In part one of this short series, we explored the workings of infra-red cameras and in the second part we looked at infra-red illuminators. In this final part we shall discuss low light level cameras.
Modern cameras can provide perfectly good colour images in extremely low light levels. How often has a game of cricket been stopped due to bad light when the television images seem to show perfectly good light? High speed digital signal processors (dsp’s) allow camera designers to artificially process images to give the appearance of operating in conditions of almost total darkness. This apparently impossible trick can be achieved by accumulating the light from an image over a period of time and then adding it all together. This is little like leaving the shutter open on a conventional camera to capture the faint light from a distant star.
Of course, as it becomes increasingly darker the delay needed to accumulate enough light increases, so again these cameras automatically switch from colour to black and white and also incorporate the infra-red components to enhance the quality of these images. Images continue to be captured beyond the point when the human eye can make out any detail.
Perfectly good images can be captured with nothing more than moonlight. Beyond this point the quality of the images dramatically deteriorate and soon become unusable. If there is sufficient natural or artificial light, the quality of these images are far superior to those produced under infra-red illumination for the reason explained in part 2 of this series. This is particularly true for pan tilt zoom (PTZ) cameras. These are cameras that can sweep a scene on both the horizontal (pan) and vertical (tilt) planes to provide panoramic surveillance of large areas. To provide infra-red illumination for these cameras tends to be quite complicated, bulky and expensive. The image below is taken with a low light level PTZ camera with nothing more than the street light that you see in the image.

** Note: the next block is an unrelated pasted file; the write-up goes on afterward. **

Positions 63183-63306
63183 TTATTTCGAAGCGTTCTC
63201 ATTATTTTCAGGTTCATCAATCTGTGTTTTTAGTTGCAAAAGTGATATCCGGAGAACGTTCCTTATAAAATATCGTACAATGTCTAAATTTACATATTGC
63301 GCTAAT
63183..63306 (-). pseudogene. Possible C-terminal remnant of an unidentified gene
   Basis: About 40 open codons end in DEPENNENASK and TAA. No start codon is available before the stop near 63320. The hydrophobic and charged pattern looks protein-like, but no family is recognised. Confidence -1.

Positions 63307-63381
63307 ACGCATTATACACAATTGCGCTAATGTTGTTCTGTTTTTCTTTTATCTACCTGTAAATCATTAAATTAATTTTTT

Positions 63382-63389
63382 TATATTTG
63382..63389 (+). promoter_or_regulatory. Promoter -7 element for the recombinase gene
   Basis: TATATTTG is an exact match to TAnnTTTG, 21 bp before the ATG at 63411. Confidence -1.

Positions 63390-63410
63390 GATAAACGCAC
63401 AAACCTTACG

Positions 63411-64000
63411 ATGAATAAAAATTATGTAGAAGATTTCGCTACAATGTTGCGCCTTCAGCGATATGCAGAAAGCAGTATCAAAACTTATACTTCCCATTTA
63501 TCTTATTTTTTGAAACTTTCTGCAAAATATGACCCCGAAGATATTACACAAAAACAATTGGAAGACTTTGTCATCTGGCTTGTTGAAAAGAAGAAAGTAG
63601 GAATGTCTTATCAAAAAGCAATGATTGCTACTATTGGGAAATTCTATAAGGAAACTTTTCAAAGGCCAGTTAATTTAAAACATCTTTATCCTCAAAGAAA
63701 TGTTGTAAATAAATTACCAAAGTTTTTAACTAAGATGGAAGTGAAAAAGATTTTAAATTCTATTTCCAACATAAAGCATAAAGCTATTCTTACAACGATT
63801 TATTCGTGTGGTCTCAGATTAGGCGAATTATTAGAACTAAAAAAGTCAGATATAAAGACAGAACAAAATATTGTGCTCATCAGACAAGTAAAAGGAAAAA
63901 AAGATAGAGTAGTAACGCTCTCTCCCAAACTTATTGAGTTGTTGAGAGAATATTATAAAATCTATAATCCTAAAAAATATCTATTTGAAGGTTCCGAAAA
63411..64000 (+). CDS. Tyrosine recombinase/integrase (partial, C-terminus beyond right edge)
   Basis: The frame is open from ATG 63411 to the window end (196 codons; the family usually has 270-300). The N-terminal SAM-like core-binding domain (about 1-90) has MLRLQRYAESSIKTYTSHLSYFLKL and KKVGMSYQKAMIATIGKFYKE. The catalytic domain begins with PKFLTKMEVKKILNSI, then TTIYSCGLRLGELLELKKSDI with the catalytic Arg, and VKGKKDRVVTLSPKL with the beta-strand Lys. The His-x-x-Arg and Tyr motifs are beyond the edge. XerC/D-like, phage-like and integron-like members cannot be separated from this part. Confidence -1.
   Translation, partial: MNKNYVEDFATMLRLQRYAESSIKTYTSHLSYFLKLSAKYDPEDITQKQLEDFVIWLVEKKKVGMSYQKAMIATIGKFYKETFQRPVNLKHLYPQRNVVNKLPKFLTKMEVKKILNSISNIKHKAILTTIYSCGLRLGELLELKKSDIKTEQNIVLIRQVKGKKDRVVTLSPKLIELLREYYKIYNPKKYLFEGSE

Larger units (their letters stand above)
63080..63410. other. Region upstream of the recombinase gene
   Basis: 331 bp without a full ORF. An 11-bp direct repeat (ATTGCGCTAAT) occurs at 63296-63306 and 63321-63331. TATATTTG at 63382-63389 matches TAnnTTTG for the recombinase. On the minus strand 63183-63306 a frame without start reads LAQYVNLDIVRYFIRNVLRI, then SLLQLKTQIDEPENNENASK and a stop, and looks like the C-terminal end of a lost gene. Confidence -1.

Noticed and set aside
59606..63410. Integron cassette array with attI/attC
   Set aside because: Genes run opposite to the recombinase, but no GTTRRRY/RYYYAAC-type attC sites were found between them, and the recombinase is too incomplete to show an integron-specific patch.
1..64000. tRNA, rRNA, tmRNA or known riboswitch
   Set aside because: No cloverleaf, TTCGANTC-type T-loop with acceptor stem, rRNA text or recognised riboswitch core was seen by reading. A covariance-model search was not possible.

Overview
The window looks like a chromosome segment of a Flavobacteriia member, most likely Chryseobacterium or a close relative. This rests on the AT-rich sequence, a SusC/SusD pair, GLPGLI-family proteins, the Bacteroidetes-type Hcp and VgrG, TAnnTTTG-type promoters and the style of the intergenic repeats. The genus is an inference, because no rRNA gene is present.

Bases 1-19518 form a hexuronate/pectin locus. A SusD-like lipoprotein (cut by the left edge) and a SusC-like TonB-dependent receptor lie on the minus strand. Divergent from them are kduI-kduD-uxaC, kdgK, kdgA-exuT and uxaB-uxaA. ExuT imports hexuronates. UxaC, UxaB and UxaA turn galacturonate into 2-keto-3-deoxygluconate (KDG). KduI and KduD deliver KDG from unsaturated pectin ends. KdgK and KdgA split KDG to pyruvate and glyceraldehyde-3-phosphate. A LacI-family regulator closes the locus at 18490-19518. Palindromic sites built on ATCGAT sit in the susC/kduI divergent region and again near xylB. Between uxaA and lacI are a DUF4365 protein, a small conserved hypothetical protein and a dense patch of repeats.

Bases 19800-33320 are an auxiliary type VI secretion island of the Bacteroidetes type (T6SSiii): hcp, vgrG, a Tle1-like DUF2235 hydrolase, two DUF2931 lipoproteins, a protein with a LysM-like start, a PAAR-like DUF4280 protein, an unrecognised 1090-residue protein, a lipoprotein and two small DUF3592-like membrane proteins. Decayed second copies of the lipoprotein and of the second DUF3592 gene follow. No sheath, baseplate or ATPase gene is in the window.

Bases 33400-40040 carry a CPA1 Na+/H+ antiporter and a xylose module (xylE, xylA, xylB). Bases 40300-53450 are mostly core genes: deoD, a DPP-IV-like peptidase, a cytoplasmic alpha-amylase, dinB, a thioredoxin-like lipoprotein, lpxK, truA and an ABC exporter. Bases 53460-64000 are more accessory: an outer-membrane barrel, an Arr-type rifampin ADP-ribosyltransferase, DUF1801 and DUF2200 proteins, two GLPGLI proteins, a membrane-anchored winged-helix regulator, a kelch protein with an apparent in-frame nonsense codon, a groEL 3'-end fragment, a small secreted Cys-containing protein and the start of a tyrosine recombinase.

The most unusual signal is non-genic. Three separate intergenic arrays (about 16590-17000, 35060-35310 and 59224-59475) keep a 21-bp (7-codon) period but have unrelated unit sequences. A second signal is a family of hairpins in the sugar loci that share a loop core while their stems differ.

The final image below is taken indoors with a low light level camera, with no additional artificial lighting. Although the image is a bit grainy, the time on the clock can be seen and much of the wording on the certificate can be read.
What we have tried to illustrate with this short series is that the selection of the type of camera to use is very much dependant on the range of lighting conditions that is available at all times. It is only when this is taken into consideration in the system design can a CCTV surveillance system deliver images at all times of the day and night. Of course these are not the only factors that determine which camera to use. There are also other lighting conditions such as car headlights or backlighting, as well as environmental factors, that can have equally dramatic effects on the quality of the images.
At GuardHome we understand the impact of these variables and design each CCTV surveillance system around the specific needs of the client and the full range of conditions under which the system will be used. That is why we like to use our tag line Secure By Design